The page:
A full knee replacement is a big operation, but its not as scary as people sometimes think. Its almost bread and butter for surgeons and physiotherapists, so its important to feel comfortable with professionals who are well-versed in the latest research and developments.

While the majority of full knee replacement patients enjoy a positive outcome, we cant guarantee it every single time.

A six-to-eight-week pre-habilitation program is something we do recommend and can help you achieve a best-case scenario to optimise your pre-surgery fitness, body weight, pain and mobility.

Will I Need To Use Crutches Or Other Assistive Devices After Knee Replacement Surgery

Whats Life like After a Total Knee Replacement?

Yes. And depending on the type of surgery youve had , youll probably need to use an assistive device for at least a few weeks during recovery.

Assistive devices make certain activities like walking, using the restroom and dressing easier to do. They also help keep you safe.

The types of assistive devices youll need after knee replacement surgery depend on your condition, but common devices include:

  • Walking aids like crutches, canes or walkers
  • Shoehorns and sock aids
  • Raised toilet seat
  • Tub chair

The good news is some assistive devices may be covered by your insurance, so be sure to check with your insurance provider before you go in for surgery.

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What To Expect Before Knee Replacement Surgery

Knee replacement surgery requires some form of anasthesia where youll either be unconscious or awake but unable to feel the procedure. Your doctor will inform you of your options to make the best decision for your particular circumstances.

During knee replacement surgery , damaged bone and cartilage from your thigh bone, shinbone and knee bone are replaced with a prosthetic joint made of metal alloys, plastic and polymers.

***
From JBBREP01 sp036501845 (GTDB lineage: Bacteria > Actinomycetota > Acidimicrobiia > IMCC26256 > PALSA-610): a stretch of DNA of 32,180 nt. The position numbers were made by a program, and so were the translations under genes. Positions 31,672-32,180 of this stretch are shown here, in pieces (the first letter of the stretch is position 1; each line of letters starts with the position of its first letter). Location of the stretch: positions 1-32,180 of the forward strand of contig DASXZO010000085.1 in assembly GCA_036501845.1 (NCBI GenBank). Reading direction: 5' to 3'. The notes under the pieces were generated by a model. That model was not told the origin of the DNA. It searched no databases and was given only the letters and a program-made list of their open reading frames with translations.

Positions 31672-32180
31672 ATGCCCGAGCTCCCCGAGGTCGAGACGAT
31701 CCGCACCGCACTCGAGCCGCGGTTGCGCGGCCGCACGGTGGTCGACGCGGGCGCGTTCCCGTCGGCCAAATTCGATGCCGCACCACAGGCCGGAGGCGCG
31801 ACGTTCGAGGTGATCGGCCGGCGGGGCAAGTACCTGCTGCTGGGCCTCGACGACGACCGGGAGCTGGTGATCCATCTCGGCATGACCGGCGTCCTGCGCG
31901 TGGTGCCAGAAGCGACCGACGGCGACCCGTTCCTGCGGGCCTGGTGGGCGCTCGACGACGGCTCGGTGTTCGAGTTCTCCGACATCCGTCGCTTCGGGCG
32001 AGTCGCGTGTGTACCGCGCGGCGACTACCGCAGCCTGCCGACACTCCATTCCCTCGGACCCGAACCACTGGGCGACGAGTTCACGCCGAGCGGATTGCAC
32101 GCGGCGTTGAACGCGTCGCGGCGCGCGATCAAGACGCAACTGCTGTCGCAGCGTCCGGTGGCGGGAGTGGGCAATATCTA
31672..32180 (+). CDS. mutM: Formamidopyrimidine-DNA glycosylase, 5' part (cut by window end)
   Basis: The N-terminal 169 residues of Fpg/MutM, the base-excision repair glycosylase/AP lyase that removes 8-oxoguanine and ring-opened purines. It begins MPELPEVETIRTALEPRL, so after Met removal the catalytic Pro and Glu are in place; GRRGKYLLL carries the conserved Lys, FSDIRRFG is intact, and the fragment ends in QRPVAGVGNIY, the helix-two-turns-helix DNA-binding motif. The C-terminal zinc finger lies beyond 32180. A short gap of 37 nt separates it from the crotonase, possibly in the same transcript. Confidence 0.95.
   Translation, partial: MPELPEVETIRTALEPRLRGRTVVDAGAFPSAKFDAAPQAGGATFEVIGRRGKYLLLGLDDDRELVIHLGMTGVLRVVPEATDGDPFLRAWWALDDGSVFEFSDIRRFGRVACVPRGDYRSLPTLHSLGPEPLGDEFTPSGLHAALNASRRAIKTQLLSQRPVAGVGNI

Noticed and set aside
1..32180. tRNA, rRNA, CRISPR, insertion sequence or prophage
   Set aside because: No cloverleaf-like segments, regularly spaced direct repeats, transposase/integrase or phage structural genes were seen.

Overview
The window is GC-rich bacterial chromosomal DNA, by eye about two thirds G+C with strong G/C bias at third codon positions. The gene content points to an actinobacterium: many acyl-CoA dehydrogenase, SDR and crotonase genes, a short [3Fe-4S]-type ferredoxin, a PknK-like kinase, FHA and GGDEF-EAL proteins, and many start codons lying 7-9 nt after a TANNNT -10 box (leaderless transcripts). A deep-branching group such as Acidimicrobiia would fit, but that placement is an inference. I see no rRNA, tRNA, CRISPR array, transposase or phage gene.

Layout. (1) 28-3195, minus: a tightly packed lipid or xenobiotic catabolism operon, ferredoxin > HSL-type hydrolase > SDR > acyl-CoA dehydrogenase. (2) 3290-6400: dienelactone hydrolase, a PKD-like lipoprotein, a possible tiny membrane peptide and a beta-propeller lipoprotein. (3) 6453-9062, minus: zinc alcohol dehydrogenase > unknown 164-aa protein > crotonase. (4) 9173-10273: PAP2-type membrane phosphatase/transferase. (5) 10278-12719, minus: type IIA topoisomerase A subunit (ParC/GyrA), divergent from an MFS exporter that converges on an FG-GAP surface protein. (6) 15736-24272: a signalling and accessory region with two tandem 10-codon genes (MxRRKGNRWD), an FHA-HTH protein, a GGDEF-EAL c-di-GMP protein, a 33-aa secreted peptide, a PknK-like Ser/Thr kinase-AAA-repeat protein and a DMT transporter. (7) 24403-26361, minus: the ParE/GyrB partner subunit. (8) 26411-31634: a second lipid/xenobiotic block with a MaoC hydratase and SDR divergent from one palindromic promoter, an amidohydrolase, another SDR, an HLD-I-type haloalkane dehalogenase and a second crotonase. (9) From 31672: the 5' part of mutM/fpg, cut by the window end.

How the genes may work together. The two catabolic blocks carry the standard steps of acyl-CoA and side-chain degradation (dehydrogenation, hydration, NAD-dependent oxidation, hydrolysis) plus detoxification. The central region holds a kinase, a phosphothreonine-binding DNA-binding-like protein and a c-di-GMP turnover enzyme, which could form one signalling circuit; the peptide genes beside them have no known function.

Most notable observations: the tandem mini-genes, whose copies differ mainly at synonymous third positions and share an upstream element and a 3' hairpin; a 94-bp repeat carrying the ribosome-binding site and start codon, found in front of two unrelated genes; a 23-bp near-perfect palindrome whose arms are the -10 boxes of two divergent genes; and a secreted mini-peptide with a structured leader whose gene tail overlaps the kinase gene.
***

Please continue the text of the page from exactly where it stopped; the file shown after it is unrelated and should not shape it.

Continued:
The goal of knee replacement surgery is to resurface the parts of the knee joint that have been damaged and to relieve knee pain that cannot be controlled by other treatments. – Hopkins Medicine

Characteristics Of Severe Arthritis Of The Knee


Pain is the most noticeable symptom of knee arthritis. In most patients the knee pain gradually gets worse over time but sometimes has more sudden flares where the symptoms get acutely severe. The pain is almost always worsened by weight-bearing and activity. In some patients the knee pain becomes severe enough to limit even routine daily activities.


Morning stiffness is present in certain types of arthritis. Patients with morning stiffness of the knee may notice some improvement in knee flexibility over the course of the day. Rheumatoid arthritis patients may experience more frequent morning stiffness than patients with osteoarthritis.

Swelling and warmth

Patients with arthritis sometimes will notice swelling and warmth of the knee. If the swelling and warmth are excessive and are associated with severe pain, inability to bend the knee, and difficulty with weight-bearing, those signs might represent an infection. Such severe symptoms require immediate medical attention. Joint infection of the knee is discussed below.


The knee joint has three compartments that can be involved with arthritis . Most patients have both symptoms and findings on X-rays that suggest involvement of two or more of these compartments for example, pain on the lateral side and beneath the kneecap . Patients who have arthritis in two or all three compartments, and who decide to get surgery, most often will undergo total knee replacement .

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Looking After Your New Knee

  • continue to take any prescribed painkillers or anti-inflammatories to help manage any pain and swelling
  • use your walking aids but aim to gradually decrease the amount you rely on them as your leg feels stronger
  • keep up your exercises to help prevent stiffness, but do not force your knee
  • do not sit with your legs crossed for the first 6 weeks after your operation
  • do not put a pillow underneath your knee when sleeping as this can result in a permanently bent knee
  • avoid twisting at your knee
  • wear supportive shoes outdoors
  • do not kneel on your operated knee until your surgeon says you can
  • raise your leg when sitting and apply an ice pack wrapped in a tea towel for 20 minutes every 3 or 4 hours to reduce any swelling

Page last reviewed: 02 August 2019 Next review due: 02 August 2022

What Is A Knee Replacement Surgery

Knee Replacement: What to Expect | IU Health

Knee replacement, also called knee arthroplasty or total knee replacement, is a surgical procedure toresurface a knee damaged by arthritis. Metal and plastic parts are used tocap the ends of the bones that form the knee joint, along with the kneecap.This surgery may be considered for someone who has severe arthritis or asevere knee injury.